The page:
New Members Lead the Charge for PG’s Trip to Stone Fest: A Road Trip Report
Call it “Pacific Gravity Road Trip: The Next Generation.”
Most of the homebrew club’s old-timers, longtime members and veteran drunks, for one rea$on or another, sat out the annual bus trip down to Stone Brewing’s (13th) Anniversary Celebration and Invitational Beer Festival on the campus of Cal State San Marcos on Saturday, August 22. So new club members and first-time Stone Fest’ers comprised the lion’s share of the 28 of us who took the excursion. And they were not disappointed.
The bus had ample AC, a working bathroom (although its light was out during the first leg of the trip, making for some interesting maneuvers and challenges at aiming), and the good homebrew and commercial beers flowed. The weather forecast seemed a bit dodgy, and we even hit some rainy drizzle en route down.
But by the time we had checked in and were lined up waiting for the gates to open at 11:00 a.m., the clouds parted, the sun came out, and the heat came on with a vengeance. It was brutal. Many of the beer booths even had sunscreen for the thirsty throngs who arrived without protection. How bad was it? The lines for the (eventually warm) rinse water were longer than they were for many of the beer tents.
That said, the site was much less crowded than last year (the first at this location), with the beer booths more spread out and staggered into different areas. And yes, there were long lines, but they mostly moved quickly. The queues for Avery Brewing and Maui Brewing seemed always to be lengthy.
Why? Well, aside from its great Maharaja Imperial IPA and its 15th and 16th Anniversary brews, Avery also had the very limited (only 5.8 bbls made) Voltron, which also made a brief appearance at the Beachwood BBQ’s Sour Fest that same week. Voltron consisted of five sour beers, including Brabant, Port Alter Boy and Good Sally. It was extremely complex and puckery.
For its part, Maui brought kegs of two beers that usually never leave the Hawaiian island brewpub, meaning if you didn’t taste them here, you’d have to visit our 50th state. One was Mana Wheat, a kind of pineapple wit, which is the first beer made with pineapple I’ve had that was not only drinkable, but refreshing (especially given the temperatures) and extremely well made. Maui nailed pineapple the way they nailed coconut in their CoCoNuT PorTeR. Speaking of which, the second beer, Black Pearl, was that same amazing coconut porter aged in rum barrels. Yeah, brah,’ it was as good as it sounds.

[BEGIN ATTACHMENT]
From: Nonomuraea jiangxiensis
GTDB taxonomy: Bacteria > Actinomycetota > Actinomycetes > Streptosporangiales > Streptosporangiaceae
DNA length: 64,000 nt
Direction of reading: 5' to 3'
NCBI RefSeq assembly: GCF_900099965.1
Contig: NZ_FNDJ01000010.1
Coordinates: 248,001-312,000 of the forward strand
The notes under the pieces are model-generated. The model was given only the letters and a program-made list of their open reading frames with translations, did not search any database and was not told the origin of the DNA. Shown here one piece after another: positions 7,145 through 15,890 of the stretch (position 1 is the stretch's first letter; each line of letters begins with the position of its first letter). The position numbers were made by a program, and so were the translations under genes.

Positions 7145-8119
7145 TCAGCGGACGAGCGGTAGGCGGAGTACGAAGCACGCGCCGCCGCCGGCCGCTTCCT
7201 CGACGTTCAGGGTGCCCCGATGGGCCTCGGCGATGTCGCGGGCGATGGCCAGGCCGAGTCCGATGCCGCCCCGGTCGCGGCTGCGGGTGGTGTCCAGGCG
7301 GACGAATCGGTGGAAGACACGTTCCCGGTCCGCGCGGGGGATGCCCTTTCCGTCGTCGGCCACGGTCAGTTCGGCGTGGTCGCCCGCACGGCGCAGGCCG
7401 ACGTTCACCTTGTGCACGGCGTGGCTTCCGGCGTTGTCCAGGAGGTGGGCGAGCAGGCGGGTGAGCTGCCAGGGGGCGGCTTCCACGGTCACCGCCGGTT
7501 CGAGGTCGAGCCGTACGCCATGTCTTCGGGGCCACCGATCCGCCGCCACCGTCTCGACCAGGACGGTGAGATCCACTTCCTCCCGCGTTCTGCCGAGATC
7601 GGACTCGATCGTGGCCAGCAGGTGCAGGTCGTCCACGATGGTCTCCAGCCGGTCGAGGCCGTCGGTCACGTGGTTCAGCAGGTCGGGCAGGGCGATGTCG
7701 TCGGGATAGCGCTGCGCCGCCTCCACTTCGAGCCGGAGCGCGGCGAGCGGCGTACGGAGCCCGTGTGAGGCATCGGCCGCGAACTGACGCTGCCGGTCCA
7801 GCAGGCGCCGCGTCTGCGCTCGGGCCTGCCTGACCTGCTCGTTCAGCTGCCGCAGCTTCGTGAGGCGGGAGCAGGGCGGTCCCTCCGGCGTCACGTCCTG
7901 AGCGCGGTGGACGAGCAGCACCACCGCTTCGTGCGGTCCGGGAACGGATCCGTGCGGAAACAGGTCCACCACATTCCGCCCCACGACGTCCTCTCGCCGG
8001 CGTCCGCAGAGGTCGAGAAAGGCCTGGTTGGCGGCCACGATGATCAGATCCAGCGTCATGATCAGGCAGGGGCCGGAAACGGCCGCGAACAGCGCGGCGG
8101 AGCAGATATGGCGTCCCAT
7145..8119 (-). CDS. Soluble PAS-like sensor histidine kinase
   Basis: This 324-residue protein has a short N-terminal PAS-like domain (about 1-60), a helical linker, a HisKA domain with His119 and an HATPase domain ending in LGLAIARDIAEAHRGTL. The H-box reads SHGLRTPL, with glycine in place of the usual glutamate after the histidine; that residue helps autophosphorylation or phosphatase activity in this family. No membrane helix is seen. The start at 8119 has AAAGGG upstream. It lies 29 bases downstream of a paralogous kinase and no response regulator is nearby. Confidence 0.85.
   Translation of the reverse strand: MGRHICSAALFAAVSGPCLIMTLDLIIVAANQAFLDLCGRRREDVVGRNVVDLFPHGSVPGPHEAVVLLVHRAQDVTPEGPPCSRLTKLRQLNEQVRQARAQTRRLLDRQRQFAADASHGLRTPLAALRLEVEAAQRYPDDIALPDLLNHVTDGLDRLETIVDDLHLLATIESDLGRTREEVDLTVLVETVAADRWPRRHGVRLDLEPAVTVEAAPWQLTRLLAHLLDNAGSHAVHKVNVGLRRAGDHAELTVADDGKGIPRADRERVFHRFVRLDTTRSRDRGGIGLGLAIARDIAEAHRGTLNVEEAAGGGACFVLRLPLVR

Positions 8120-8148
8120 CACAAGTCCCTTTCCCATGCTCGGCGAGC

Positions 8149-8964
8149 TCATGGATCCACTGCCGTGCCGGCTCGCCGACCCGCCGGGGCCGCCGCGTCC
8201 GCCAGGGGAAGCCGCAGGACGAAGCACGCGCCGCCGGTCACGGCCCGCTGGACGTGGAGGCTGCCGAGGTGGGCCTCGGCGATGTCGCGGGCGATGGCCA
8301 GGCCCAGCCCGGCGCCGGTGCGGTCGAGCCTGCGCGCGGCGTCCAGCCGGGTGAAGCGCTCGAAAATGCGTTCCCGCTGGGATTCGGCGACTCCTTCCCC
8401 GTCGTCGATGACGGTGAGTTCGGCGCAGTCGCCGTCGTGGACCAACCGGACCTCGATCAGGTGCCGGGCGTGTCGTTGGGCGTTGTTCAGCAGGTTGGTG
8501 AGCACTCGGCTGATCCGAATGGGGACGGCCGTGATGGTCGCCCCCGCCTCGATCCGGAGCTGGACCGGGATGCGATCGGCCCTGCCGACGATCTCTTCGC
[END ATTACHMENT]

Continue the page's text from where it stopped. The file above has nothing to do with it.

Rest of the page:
And while we’re on the subject of coconut porter and long lines, host brewery Stone picked the occasion of the fest to debut its latest “Collaboration” beer –– Aloha Plenty, a Kona coffee, macadamia nut, coconut porter, brewed in conjunction with Maui Brewing’s brewmaster Garrett Morrero and homebrewer Ken Schmidt from Schmidt’s award-winning recipe. It was tapped at 1:15 p.m., and by 1:00 it already seemed as if half of the attendees were queued up for a taste. We all finally got some. It was a tasty beer to be sure, but many of us agreed that it was too over-coffee’d, at the expense of the more delicate macadamia and coconut flavors. They could be detected, especially when the beer warmed, but overall it was like a rich and roasty espresso masquerading as a beer.
If you think you’re picking up a theme here, you’re right. Many of the participating breweries debuted beers or brought out rarities, limited releases and one-time-only blends, debunking the popular misconception that the beers at Stone Fest weren’t special enough to be worth the hassle.
Among the favorites: The Bruery’s delicious Sour in the Rye, as well as the first tapping of the 2009 Autumn Maple (no carbonation problems this year!); Russian River’s perfect-for-the-weather Huge Large “Sound Czech” Pils; Jolly Pumpkin’s (making its Stone Fest debut) oak-aged wild ale, Perseguidor, and a brand new sourish blend of Oro de Calabaza and Bam Weizen called Oroweizen; Nor’Cal, a newish pale ale from Bear Republic; Stone’s 13th Anniversary Imperial Red on cask with separate dry hoppings of Amarillo, Columbus and Simcoe; and, last but not least, the most unique beer of the fest, Lost Abbey’s Sangre DC.
Name-changed to Sangria when it was put on tap at the Beachwood Sour Fest on August 27, the beer was –– I kid you not –– served at Stone with a ladle from a large bowl with fruit slices floating in it! It smelled and tasted like sangria, but was in reality a blend of three flat, sour beers from Lost Abbey’s barrel room. Astounding.
No PG members passed out from drunkenness or sunstroke, so we left San Marcos on time and made our traditional stop at Pizza Port San Clemente for a late lunch of pizza (and more beer) before the drive back to Culver City, during which many of the happy revelers caught themselves some Zs. Another great Pacific gravity Road Trip for the history books.
You many not think that Stone is the best California craft brewery, but you gotta admit, they sure know how to put on a beer fest party. Keep that in mind for next year.